"Art has excellent leadership qualities and can fill in anywhere. I can turn the program over to Art if I have to leave, and I know he will keep things going," says Christie Logan, program assistant site director. "Minnie plays cribbage and communicates with clients and is especially helpful with people who have special needs. In fact, Minnie is unable to speak herself and uses her excellent non-verbal communication skills and "herder" instinct to get people up and going.


  1. How old do you think Art and Minnie are?

  2. In what way do they remain active and contributing members of the society?

  3. Would you join STARS when you get older? Why?

  4. Given 100 people over the age of 65, how many do you think live in a nursing home?
    ___ 5       ___ 15       ___ 30       ___ 60       ___ 90

  5. How do both Art and Minnie differ from our common stereotype of older citizens?


Advanced, Deeper Thinking

What you get out any project depends on what you put into it. The more you advance into the subject of aging, the more you think about your own life, the more ideas you contribute then the more you'll get out of the Grandfriend Project.

The next four questions are optional. Only go on from here if you want to advance deeper into the subject of life, aging, and your future. If you want to go on, then review the Introduction of this book and reflect upon the following questions.

  1. Review Gunda's description of her past life in the Introduction to this book. Gunda ends her list by asking, "Were those the good ol' days? I wonder." How would you rate her past? Do you think she would call them the "Good Ol' Days?" Share your answer and reasoning. If you want to write more, put your answers on another sheet of paper.

  2. When you look back at what you are living through right now, how do you think you'll rate this time in your life? Will you label this era the "Good Old Days" or recall this by some other title?

  3. Now imagine being able to talk with someone like Gunda. What would you like to ask her? Would her stories change the way you feel about your life? What do think she'd like to know about you?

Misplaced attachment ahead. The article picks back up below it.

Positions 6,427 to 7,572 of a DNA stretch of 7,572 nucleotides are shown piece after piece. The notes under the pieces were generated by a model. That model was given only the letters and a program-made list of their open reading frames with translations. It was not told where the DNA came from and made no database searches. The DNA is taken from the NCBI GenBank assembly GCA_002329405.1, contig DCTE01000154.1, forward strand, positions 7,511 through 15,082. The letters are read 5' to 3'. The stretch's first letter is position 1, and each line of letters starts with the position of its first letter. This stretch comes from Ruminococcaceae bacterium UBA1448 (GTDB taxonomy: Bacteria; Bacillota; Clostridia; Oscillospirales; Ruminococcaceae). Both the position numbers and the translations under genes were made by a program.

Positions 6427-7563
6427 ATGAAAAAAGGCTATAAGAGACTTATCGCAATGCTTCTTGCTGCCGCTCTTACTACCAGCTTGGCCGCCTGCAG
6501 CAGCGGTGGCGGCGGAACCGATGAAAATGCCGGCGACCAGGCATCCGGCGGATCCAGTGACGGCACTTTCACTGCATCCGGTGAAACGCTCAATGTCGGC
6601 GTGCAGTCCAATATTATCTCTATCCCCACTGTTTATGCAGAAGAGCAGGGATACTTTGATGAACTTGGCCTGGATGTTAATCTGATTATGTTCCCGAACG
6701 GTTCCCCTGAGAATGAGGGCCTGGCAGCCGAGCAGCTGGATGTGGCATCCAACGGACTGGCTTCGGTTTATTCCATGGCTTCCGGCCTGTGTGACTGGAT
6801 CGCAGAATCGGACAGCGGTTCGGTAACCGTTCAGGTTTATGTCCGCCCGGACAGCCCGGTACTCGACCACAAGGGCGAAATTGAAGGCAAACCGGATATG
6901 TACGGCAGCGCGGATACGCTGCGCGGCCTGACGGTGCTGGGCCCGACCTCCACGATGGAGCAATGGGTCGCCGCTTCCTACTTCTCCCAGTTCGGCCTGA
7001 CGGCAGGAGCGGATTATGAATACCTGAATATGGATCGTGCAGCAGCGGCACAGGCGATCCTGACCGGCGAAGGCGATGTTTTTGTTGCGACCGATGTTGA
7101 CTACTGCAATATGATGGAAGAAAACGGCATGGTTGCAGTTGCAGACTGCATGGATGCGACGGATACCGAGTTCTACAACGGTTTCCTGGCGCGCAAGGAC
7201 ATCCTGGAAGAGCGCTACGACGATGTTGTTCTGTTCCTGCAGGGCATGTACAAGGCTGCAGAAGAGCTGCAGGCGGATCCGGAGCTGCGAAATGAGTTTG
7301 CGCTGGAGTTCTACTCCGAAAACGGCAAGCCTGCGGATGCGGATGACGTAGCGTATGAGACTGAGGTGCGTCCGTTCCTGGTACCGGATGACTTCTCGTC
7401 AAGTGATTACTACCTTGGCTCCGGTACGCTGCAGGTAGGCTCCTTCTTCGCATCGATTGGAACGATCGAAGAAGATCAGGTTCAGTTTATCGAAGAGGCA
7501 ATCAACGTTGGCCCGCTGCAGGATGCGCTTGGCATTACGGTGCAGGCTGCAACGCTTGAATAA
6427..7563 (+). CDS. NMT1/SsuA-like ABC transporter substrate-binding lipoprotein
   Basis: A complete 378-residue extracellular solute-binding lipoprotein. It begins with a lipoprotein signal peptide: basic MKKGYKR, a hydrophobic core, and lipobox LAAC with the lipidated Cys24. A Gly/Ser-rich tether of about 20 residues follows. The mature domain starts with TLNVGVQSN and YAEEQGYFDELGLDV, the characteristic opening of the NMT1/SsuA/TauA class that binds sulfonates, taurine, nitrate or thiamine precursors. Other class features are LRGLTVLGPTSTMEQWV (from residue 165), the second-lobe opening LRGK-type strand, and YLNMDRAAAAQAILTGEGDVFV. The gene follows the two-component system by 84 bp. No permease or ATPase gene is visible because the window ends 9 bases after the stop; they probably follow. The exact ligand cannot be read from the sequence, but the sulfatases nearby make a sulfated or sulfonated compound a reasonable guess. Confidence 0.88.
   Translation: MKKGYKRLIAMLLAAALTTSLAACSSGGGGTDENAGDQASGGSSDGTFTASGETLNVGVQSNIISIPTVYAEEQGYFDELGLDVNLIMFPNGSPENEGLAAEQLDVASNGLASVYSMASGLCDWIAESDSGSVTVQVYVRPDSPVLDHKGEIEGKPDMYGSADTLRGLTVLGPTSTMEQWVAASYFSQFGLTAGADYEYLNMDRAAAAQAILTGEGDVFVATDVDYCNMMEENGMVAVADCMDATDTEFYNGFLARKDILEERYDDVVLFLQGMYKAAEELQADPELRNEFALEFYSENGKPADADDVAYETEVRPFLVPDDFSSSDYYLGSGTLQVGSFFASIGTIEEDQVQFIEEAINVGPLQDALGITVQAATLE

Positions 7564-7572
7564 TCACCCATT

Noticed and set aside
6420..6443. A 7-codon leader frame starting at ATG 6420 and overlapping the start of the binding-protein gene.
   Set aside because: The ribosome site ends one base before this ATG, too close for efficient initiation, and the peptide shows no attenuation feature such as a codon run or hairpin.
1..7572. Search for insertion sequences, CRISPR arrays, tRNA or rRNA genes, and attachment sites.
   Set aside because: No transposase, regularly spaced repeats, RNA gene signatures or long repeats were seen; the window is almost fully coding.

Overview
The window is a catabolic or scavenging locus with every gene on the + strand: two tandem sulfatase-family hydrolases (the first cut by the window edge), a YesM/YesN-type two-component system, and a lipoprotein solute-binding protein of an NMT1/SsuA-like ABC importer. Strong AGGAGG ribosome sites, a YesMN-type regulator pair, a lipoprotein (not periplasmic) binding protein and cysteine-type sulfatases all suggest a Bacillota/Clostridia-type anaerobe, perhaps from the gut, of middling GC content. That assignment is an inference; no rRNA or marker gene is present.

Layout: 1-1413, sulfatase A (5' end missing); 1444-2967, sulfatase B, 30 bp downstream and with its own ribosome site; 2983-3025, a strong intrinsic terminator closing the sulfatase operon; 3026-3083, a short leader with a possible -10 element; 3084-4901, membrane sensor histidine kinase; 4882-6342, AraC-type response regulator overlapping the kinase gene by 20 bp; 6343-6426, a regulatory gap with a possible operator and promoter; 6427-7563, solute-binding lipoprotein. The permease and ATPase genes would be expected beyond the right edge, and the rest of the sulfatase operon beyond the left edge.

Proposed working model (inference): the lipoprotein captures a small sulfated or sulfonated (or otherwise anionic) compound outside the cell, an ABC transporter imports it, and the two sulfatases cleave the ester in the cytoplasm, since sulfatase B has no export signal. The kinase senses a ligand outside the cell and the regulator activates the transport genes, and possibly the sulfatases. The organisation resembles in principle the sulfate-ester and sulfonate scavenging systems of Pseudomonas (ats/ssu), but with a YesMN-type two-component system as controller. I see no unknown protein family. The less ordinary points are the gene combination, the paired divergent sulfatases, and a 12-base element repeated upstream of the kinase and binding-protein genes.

4. Like other people, you probably think about your future. You may sometimes ponder what it will be like after you graduate or leave school. Perhaps you wonder about your future career, whether or not you want children or a family someday, or what it would be like to move far away.

    Sometimes we do our best thinking and get our best advice when we share our thoughts with people who have a different viewpoint, or a different set of experiences. These people can bring us a fresh perspective. How might a Grandfriend offer you a different perspective on your life?


Intergenerational Index   next page arrow

 
Martin Kimeldorf,
author
kimeldorf@amby.com
© 1999
All Rights Reserved.
Amby Duncan-Carr,
page designer
webmaster@amby.com
Material from both THE GRANDFRIENDS PROJECT, A Program Creating Friendships Across The Generations and the companion piece, PROJECT LEADER'S GUIDE FOR THE GRANDFRIENDS PROJECT, A Program Creating Friendships Across The Generations is reproduced here with the permission of the publisher, Fairview Press. Printing or downloading a single copy of this document for personal use is permitted; teachers may reproduce this document for use in a single classroom, only. Transmission in any form or further duplication is prohibited without the express written consent of the author. In addition, any use of the document code, itself, requires the written permission of the web page designer.


Kimeldorf Bibliography
Amby's Resources
Kimeldorf Autobiography



© 1999   Amby Duncan-Carr   All Rights Reserved.